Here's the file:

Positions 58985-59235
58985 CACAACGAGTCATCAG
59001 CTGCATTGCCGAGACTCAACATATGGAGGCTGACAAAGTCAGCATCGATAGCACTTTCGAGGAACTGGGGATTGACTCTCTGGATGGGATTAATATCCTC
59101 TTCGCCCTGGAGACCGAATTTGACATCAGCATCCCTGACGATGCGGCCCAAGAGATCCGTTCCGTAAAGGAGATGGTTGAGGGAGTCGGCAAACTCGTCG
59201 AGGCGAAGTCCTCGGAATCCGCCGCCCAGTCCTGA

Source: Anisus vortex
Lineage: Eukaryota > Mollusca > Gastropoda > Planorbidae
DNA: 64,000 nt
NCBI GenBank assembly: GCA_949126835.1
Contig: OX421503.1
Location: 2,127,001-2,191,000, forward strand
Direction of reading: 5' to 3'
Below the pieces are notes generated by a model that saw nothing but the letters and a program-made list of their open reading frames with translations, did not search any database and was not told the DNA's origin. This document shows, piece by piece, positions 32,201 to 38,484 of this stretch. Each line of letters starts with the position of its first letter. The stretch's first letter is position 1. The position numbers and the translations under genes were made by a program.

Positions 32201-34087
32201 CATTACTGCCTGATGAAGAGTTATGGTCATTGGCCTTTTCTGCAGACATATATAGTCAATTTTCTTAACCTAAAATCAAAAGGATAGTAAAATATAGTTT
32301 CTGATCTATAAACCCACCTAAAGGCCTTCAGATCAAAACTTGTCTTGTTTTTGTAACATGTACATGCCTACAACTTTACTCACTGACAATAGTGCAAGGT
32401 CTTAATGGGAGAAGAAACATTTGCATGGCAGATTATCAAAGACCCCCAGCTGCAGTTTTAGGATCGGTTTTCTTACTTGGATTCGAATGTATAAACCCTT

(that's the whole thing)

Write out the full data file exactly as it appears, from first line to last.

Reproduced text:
Positions 58985-59235
58985 CACAACGAGTCATCAG
59001 CTGCATTGCCGAGACTCAACATATGGAGGCTGACAAAGTCAGCATCGATAGCACTTTCGAGGAACTGGGGATTGACTCTCTGGATGGGATTAATATCCTC
59101 TTCGCCCTGGAGACCGAATTTGACATCAGCATCCCTGACGATGCGGCCCAAGAGATCCGTTCCGTAAAGGAGATGGTTGAGGGAGTCGGCAAACTCGTCG
59201 AGGCGAAGTCCTCGGAATCCGCCGCCCAGTCCTGA

Source: Anisus vortex
Lineage: Eukaryota > Mollusca > Gastropoda > Planorbidae
DNA: 64,000 nt
NCBI GenBank assembly: GCA_949126835.1
Contig: OX421503.1
Location: 2,127,001-2,191,000, forward strand
Direction of reading: 5' to 3'
Below the pieces are notes generated by a model that saw nothing but the letters and a program-made list of their open reading frames with translations, did not search any database and was not told the DNA's origin. This document shows, piece by piece, positions 32,201 to 38,484 of this stretch. Each line of letters starts with the position of its first letter. The stretch's first letter is position 1. The position numbers and the translations under genes were made by a program.

Positions 32201-34087
32201 CATTACTGCCTGATGAAGAGTTATGGTCATTGGCCTTTTCTGCAGACATATATAGTCAATTTTCTTAACCTAAAATCAAAAGGATAGTAAAATATAGTTT
32301 CTGATCTATAAACCCACCTAAAGGCCTTCAGATCAAAACTTGTCTTGTTTTTGTAACATGTACATGCCTACAACTTTACTCACTGACAATAGTGCAAGGT
32401 CTTAATGGGAGAAGAAACATTTGCATGGCAGATTATCAAAGACCCCCAGCTGCAGTTTTAGGATCGGTTTTCTTACTTGGATTCGAATGTATAAACCCTT